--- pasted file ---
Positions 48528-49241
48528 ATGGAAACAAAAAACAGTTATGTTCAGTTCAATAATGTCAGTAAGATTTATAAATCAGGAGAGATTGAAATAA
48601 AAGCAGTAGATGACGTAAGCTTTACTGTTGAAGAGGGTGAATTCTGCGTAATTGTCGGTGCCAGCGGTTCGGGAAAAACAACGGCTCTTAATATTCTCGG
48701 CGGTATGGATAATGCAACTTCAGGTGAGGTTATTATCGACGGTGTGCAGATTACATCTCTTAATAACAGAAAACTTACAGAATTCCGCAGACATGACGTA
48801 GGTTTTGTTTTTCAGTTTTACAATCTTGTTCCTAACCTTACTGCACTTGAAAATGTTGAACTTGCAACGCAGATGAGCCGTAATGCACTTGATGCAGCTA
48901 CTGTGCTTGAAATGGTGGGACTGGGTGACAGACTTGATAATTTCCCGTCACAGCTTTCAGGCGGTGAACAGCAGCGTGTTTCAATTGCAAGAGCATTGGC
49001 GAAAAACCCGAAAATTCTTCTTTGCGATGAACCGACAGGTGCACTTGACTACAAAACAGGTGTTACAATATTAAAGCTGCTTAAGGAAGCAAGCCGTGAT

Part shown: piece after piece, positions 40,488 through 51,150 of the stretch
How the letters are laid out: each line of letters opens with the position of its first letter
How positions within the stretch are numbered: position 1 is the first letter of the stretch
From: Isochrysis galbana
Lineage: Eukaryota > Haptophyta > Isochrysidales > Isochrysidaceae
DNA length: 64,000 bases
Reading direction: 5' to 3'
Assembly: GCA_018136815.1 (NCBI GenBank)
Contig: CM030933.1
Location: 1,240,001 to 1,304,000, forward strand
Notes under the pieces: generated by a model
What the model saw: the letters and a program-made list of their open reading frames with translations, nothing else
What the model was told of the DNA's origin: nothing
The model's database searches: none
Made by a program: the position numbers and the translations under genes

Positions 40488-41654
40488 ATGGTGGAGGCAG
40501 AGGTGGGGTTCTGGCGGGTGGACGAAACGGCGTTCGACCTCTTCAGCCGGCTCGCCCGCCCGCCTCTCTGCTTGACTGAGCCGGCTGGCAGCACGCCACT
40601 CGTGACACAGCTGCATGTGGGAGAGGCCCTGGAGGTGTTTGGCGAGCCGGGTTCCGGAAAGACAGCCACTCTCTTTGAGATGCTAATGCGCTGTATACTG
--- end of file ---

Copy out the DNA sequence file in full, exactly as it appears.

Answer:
Positions 48528-49241
48528 ATGGAAACAAAAAACAGTTATGTTCAGTTCAATAATGTCAGTAAGATTTATAAATCAGGAGAGATTGAAATAA
48601 AAGCAGTAGATGACGTAAGCTTTACTGTTGAAGAGGGTGAATTCTGCGTAATTGTCGGTGCCAGCGGTTCGGGAAAAACAACGGCTCTTAATATTCTCGG
48701 CGGTATGGATAATGCAACTTCAGGTGAGGTTATTATCGACGGTGTGCAGATTACATCTCTTAATAACAGAAAACTTACAGAATTCCGCAGACATGACGTA
48801 GGTTTTGTTTTTCAGTTTTACAATCTTGTTCCTAACCTTACTGCACTTGAAAATGTTGAACTTGCAACGCAGATGAGCCGTAATGCACTTGATGCAGCTA
48901 CTGTGCTTGAAATGGTGGGACTGGGTGACAGACTTGATAATTTCCCGTCACAGCTTTCAGGCGGTGAACAGCAGCGTGTTTCAATTGCAAGAGCATTGGC
49001 GAAAAACCCGAAAATTCTTCTTTGCGATGAACCGACAGGTGCACTTGACTACAAAACAGGTGTTACAATATTAAAGCTGCTTAAGGAAGCAAGCCGTGAT

Part shown: piece after piece, positions 40,488 through 51,150 of the stretch
How the letters are laid out: each line of letters opens with the position of its first letter
How positions within the stretch are numbered: position 1 is the first letter of the stretch
From: Isochrysis galbana
Lineage: Eukaryota > Haptophyta > Isochrysidales > Isochrysidaceae
DNA length: 64,000 bases
Reading direction: 5' to 3'
Assembly: GCA_018136815.1 (NCBI GenBank)
Contig: CM030933.1
Location: 1,240,001 to 1,304,000, forward strand
Notes under the pieces: generated by a model
What the model saw: the letters and a program-made list of their open reading frames with translations, nothing else
What the model was told of the DNA's origin: nothing
The model's database searches: none
Made by a program: the position numbers and the translations under genes

Positions 40488-41654
40488 ATGGTGGAGGCAG
40501 AGGTGGGGTTCTGGCGGGTGGACGAAACGGCGTTCGACCTCTTCAGCCGGCTCGCCCGCCCGCCTCTCTGCTTGACTGAGCCGGCTGGCAGCACGCCACT
40601 CGTGACACAGCTGCATGTGGGAGAGGCCCTGGAGGTGTTTGGCGAGCCGGGTTCCGGAAAGACAGCCACTCTCTTTGAGATGCTAATGCGCTGTATACTG